Trees not Tees

Some race entry forms do not allow you to sign up without choosing what sized t-shirt you want (whether you actually want it or not). Thankfully, a company called ‘Trees not Tees‘ works with race organisers to start providing the option “I don’t need another T-shirt – please plant a tree for me instead”.

Rather than the race spending money on a t-shirt that will never be used, the money instead goes towards planting a tree on a patch of land in Scotland, contributing to rewilding the area with native vegetation. If your race entry didn’t allow you to opt out of t-shirts, why not email hello@treesnottees.com to let them know. If you have an email contact for the race you’re signing up to, send that over too – the following year you could have contributed to the planting of thousands of trees!

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Trees not Tees are doing amazing things in the name of sustainability

ReRun

ReRun is a Community Interest Company dedicated to up-cycling and rebranding old (or even new) sportswear, selling them for a fraction of their original cost. Their goal is to raise awareness of the waste generated by buying new clothes, and to extend the life of all the clothes we have. Even just a few months of extra wear can reduce the waste footprint of each item. Clothes can be taken to specific drop-off locations around the UK before being sent where they are needed.

Even the most worn-out clothes are put to good use – un-sellable clothes are donated to refugee/homeless projects and the profits from all sales go back into the running community.

Too Many T-shirts 

If you would like to keep all your t-shirts (‘for the memz’), but know that you’re unlikely to wear them all, ingenious company ‘Too Many T-shirts‘ offers a service that sews them into a throw/blanket/duvet for you. This way, you have a functioning addition to your home (perfect for wrapping up in after a long run) and are able utilise and enjoy up to 40 t-shirts at once.

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Image courtesy of Too Many T-shirts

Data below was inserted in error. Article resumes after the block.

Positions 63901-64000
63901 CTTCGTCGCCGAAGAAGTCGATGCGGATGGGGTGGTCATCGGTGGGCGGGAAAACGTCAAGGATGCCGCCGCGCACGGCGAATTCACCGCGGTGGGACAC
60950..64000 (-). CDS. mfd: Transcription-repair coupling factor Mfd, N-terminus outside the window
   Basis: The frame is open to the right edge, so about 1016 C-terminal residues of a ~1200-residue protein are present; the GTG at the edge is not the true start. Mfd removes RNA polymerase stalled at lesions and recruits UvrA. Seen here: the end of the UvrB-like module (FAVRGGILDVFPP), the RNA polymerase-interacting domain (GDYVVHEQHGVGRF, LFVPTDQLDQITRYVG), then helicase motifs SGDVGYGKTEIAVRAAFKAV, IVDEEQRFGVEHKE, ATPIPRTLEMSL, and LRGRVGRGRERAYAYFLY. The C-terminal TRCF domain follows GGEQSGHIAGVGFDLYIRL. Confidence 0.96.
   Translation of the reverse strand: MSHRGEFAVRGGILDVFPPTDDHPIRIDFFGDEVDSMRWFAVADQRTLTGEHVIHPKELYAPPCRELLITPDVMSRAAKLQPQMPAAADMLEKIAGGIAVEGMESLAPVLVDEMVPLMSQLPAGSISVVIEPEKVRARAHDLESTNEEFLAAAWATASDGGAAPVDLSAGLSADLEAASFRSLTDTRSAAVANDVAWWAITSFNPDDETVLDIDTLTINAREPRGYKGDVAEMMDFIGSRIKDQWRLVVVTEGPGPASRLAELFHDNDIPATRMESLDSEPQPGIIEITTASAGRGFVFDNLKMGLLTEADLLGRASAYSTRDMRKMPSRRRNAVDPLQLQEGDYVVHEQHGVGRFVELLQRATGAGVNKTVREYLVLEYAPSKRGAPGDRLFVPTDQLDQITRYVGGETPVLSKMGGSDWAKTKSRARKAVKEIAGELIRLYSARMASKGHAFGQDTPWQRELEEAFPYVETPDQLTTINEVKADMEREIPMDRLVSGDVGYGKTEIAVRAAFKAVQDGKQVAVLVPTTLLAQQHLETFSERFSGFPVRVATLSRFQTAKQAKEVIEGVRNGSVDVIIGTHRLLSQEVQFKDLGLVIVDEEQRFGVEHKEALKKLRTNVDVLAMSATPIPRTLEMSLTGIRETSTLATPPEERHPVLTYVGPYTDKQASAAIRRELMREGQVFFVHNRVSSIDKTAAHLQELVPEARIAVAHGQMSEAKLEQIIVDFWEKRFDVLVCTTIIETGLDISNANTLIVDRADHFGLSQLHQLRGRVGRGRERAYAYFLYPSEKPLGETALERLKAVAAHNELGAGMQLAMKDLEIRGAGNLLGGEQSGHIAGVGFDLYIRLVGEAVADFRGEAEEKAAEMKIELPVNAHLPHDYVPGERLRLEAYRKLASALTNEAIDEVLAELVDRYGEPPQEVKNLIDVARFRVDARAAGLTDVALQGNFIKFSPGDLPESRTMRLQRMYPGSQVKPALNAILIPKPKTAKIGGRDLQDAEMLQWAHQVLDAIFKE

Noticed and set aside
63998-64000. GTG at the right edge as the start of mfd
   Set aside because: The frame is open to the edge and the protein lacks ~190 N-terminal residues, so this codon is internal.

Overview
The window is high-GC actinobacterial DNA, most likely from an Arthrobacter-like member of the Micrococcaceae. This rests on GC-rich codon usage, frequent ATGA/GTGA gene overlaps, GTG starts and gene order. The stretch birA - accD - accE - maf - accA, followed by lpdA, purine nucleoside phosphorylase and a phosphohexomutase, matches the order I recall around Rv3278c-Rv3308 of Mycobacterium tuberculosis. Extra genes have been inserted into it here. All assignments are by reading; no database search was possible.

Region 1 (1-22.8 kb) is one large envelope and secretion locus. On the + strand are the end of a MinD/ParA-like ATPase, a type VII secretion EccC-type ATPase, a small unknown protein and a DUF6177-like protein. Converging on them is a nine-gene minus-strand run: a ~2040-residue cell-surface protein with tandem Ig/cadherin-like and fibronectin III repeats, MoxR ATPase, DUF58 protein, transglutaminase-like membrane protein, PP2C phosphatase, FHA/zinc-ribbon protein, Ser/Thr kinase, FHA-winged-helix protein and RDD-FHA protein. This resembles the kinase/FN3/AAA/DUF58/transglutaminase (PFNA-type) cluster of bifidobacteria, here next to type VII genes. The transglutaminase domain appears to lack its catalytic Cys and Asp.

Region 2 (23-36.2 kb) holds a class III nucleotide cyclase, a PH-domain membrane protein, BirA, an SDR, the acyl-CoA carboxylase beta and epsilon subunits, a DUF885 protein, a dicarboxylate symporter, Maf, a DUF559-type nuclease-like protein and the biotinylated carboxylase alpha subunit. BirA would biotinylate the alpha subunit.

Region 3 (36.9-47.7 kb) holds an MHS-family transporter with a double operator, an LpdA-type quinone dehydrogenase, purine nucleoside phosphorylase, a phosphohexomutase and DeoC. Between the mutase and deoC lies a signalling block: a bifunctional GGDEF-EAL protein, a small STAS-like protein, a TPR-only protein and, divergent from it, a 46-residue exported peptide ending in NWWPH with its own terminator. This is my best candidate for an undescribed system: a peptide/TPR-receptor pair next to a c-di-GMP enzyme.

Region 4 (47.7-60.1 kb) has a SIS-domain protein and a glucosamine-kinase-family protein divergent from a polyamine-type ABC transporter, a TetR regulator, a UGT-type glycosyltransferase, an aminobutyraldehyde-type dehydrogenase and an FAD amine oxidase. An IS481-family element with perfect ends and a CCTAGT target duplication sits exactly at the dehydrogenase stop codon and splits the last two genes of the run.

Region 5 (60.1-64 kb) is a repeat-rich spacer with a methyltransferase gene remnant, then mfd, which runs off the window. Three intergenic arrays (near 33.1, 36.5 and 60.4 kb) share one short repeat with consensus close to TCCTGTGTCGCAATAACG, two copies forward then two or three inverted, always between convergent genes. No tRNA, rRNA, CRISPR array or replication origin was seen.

Wear before you race

In colder races, it is commonplace to wear and then discard items of clothing at the start line. This saves carrying around extra weight you don’t want, or arriving at the start line completely freezing (this brings back memories of Tokyo marathon, and it’s no fun). Thankfully, many races are now collecting discarded items and donating them to charities. If you like to do this, why not wear an unwanted race t-shirt to the start line before donating it – just double check they are donated rather than discarded at your particular race!

The Swap Box

This community project based in Cornwall aims to extend the life of pre-loved (or even unused) sportswear, allowing runners to donate their own clothes, and/or swap items with other local runners. Sadly this is only available in Cornwall (currently) – the shop pops up Penrose Parkrun every 3 Saturdays, and can be found at numerous other local events.

Runners Renew Programme

This isn’t strictly for t-shirts, but I thought I’d add it here as I get asked a lot what to do with old trainers. The Runner’s Renew Programme collects secondhand trainers (and other bits of kit) and donates them to women. This initiative also breaks down barriers for many women looking to get into running. Shoes and other sportswear can be expensive, so donations such as these can be invaluable to those in need. DM them on Instagram to get involved!

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Runner’s Renew providing some much needed trainers!

Freecycle/local charity shops

You’ve received your race tee and race pack at home, and want to ensure it doesn’t end up in your drawers, unused, but many people struggle to find the time to send off to the above initiatives. As a last option (and one that is significantly better than chucking your clothes, or having them sit unused), try putting up clean t-shirts on freecycle, a website that offers free items to anyone who is willing to collect them. This means that someone who is in need of a sports t-shirt can come and relieve you of your burden, and you are doing good in the process. An alternative to this is donating to your local charity shop.

 

I would love to know whether you opt in or out of race tees, and what you do with all the ones you have been given! I’m sure there are loads of other great initiatives out there, and if we all called for more responsibility from race organisers, the difference we could make to the sustainability of our sport would be immense.

 

Looking for more information on sustainability in the running community

Exhausted – The effect of air pollution on running

What is green energy and can it save the planet?

8 environmental influencers you should follow

 

Come and find me on Instagram for more

Exhausted – The effect of air pollution on running

It might be just me, but it seems that air pollution has risen on the agenda of Things To Worry About in the last few months. Plastic pollution was one of the key phrases within eco-conscious circles in 2019, with laws coming into place this year in a bid to control the problem. The term pollution, however, refers not only to plastic, but also the introduction of any contaminant into the environment which may cause harm. This can take the form of noise, light, chemicals or even heat – most of which we cannot see.

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Pollution is an issue in cities (and even many rural areas) around the world